MONTPELIER — A parliamentary procedure in the House killed consideration of an amendment to study the revenue impacts of legalizing marijuana that was supported by more than a third of the chamber.
Rep. Kristina Michelsen, D-Hardwick, and more than 50 co-sponsors offered an amendment to the miscellaneous tax bill Friday seeking the marijuana study. It would have required the Joint Fiscal Office to report back to the House Ways and Means Committee and the Senate Finance Committee on specific revenue projections should the state move to legalize the drug.
But it was found to be not germane to the underlying bill by House Speaker Shap Smith after an inquiry by Rep. Thomas Koch, R/D-Barre. Smith’s ruling came on the heels of another amendment by Rep. Cynthia Browning, D-Arlington, that was also found to be not germane.
Browning’s amendment sought to require Gov. Peter Shumlin to disclose a financing plan for his proposed publicly funded health plan, as required in Act 48. Her amendment also sought subpoena power for the Legislature if he did not comply by April 30.
Smith issued his ruling before conferring with Michelsen and Koch. He then called them to the podium for a discussion before clarifying his ruling, which prevented consideration of the amendment. The tax bill was then passed on a voice vote.
Smith said he supported the amendment but found it to be not germane, and consistency required the same ruling as on Browning’s amendment. His own view on legalizing marijuana was also not a factor, according to Smith.
“I’m not a supporter of legalizing marijuana, but that had nothing to do with the ruling on the amendment,” he said.
Michelsen said she strongly disagreed with the ruling because it was related to taxes contained in the tax bill.
“The speaker decided it was not germane before we got to the podium, so somehow he had decided that he had to be consistent with whatever his ruling was with Rep. Browning’s amendment,” she said. “I don’t agree with that decision. It was about income and sales taxes. It was a miscellaneous tax bill that had income and sales taxes in it, so to me it was germane and the speaker decided he didn’t want to deal with it, I guess.”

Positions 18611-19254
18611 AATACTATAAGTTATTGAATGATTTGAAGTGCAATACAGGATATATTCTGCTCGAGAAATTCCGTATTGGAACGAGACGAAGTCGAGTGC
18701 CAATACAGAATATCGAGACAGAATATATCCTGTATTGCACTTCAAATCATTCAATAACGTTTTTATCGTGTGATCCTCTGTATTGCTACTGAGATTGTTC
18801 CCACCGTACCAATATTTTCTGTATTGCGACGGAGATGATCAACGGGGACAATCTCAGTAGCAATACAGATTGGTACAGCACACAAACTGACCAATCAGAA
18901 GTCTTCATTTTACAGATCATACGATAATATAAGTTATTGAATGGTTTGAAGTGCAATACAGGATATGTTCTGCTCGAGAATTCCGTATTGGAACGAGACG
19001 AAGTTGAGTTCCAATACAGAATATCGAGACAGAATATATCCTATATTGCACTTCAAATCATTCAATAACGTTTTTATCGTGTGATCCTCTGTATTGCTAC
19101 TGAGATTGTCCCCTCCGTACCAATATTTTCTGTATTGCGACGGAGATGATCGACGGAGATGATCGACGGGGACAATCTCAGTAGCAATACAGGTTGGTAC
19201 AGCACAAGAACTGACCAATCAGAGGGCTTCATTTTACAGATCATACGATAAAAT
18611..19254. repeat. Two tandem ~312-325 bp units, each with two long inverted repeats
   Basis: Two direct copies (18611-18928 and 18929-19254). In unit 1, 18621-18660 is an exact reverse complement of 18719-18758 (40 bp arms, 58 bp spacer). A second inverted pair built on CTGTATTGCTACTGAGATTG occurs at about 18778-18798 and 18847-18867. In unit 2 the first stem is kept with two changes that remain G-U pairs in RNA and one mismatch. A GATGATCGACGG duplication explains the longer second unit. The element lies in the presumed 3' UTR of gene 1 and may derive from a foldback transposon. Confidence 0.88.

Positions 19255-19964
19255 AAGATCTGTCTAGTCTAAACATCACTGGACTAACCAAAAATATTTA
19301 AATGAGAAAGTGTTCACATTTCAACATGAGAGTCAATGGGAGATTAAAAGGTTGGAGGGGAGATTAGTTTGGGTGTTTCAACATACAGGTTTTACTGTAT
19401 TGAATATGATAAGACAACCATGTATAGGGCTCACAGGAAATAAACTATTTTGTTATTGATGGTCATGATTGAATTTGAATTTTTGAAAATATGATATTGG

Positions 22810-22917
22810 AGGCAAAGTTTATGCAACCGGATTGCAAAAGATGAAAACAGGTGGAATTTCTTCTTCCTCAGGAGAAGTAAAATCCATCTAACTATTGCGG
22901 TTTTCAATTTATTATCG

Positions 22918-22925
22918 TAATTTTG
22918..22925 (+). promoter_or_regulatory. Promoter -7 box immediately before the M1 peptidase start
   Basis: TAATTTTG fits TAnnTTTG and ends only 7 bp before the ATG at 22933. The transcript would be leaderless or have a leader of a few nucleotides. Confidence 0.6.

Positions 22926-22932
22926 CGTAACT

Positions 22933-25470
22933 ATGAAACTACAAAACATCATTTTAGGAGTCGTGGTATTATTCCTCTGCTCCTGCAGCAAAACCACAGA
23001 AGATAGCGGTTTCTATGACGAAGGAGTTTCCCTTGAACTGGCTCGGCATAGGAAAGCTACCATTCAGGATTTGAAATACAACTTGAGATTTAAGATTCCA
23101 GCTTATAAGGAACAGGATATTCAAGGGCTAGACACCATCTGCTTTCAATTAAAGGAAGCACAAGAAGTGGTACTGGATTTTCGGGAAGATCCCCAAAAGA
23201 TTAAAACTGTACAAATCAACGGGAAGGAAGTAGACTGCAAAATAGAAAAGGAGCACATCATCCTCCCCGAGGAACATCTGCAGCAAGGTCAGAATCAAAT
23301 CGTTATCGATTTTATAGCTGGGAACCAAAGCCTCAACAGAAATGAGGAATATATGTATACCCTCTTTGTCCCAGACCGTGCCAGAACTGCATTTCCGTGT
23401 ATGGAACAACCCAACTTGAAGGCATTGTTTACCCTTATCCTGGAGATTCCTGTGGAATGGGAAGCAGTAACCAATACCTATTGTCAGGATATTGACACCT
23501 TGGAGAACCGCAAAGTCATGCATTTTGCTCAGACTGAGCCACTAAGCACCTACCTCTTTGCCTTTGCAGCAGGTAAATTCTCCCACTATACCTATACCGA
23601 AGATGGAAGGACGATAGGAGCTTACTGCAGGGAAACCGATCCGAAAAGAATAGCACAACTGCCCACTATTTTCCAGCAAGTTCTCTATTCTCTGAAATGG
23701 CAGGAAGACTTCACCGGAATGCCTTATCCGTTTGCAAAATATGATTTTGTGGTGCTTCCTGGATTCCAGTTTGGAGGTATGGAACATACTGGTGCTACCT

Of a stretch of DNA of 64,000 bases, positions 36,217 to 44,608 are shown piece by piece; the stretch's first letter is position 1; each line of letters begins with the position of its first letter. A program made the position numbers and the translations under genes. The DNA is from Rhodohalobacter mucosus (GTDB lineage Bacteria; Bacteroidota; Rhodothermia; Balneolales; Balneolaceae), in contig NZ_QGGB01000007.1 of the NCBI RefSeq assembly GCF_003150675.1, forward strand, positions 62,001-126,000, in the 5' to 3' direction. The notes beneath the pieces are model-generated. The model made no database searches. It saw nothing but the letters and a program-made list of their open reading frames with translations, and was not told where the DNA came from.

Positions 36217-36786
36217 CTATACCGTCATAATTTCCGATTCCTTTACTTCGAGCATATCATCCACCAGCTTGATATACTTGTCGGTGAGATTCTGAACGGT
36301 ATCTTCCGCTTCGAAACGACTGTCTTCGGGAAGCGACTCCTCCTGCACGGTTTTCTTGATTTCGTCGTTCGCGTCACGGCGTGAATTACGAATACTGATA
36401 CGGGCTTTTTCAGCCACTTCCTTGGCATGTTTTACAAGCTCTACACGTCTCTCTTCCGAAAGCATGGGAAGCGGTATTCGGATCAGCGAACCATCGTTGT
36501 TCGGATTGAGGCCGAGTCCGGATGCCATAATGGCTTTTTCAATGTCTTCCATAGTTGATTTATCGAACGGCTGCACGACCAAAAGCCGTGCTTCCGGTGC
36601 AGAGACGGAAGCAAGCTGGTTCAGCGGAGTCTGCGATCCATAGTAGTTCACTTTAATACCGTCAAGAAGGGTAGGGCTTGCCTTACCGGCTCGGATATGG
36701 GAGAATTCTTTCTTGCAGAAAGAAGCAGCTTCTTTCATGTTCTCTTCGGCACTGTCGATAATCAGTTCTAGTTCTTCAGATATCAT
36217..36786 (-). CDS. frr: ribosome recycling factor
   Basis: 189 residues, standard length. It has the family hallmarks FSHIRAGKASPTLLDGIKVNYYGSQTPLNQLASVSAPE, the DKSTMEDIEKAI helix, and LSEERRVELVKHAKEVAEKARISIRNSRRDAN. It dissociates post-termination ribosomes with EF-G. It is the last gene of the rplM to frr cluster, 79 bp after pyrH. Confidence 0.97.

Smith’s afternoon ruling on the marijuana amendment came on the heels of broad support expressed in the morning by the House Ways and Means Committee, which supported the amendment in a 9-3 straw poll. Still, skeptical committee members queried Michelsen before the vote.
Rep. Jeff Wilson, a Manchester Democrat, admitted previous marijuana use but said he was not yet ready to move toward legalization, even with just the revenue study.
“Unlike Bill Clinton, I did inhale,” Wilson said. “Maybe in a year or two I’d be more comfortable, but I’m not ready today.”
And Rep. Allison Clarkson, D-Woodstock, posited that the study did not seem right when the state is trying to combat opiate abuse.
“I’m not sure in the same year to do that and this is the right time,” Clarkson said.
Michelsen, pushing back, said lawmakers should at least determine how much potential revenue is out there.
“To not know what’s there and not even investigate what’s there is irresponsible. I just think it’s so important,” she said.
Others expressed strong support.
Rep. David Sharpe, D-Bristol, said that trying to eradicate marijuana use over the last four decades has failed. The revenue impact study would be an appropriate step in determining if the state should change course, he said.
“I’ve often said if I was fighting a war for 40 years, I’d change tactics,” he said. “I support this because it doesn’t legalize it. It’s a first step. It’s maybe not the best first step, but it’s a first step.”
And House Ways and Means Committee Chairwoman Janet Ancel, D-Calais, said lawmakers will need significantly more information but that the revenue study is appropriate.
“This seems like a reasonable question for us to be asking,” Ancel said. “I can think of lots of other questions we’ll want to ask that are clearly not in here.”
Chief Fiscal Analyst Steve Klein said his Joint Fiscal Office would be able to cull preliminary information that also included costs associated with legalizing marijuana.
The amendment is likely to reappear in some other piece of legislation, according to Michelsen, in further attempts to secure the study.
“There will be more opportunities to put it on a bill, not as an amendment, but get it on a bill. It’s probably going to have something to do with dispensaries. I think there is something going on in (Senate) Health and Welfare with dispensaries, so we’ll see if it will fit there,” she said.
Support in the House remains strong for the continued effort, according to Michelsen.
“We had a number of committee chairs” on board, she said. “We had a number of co-sponsors and a lot of powerful support.”
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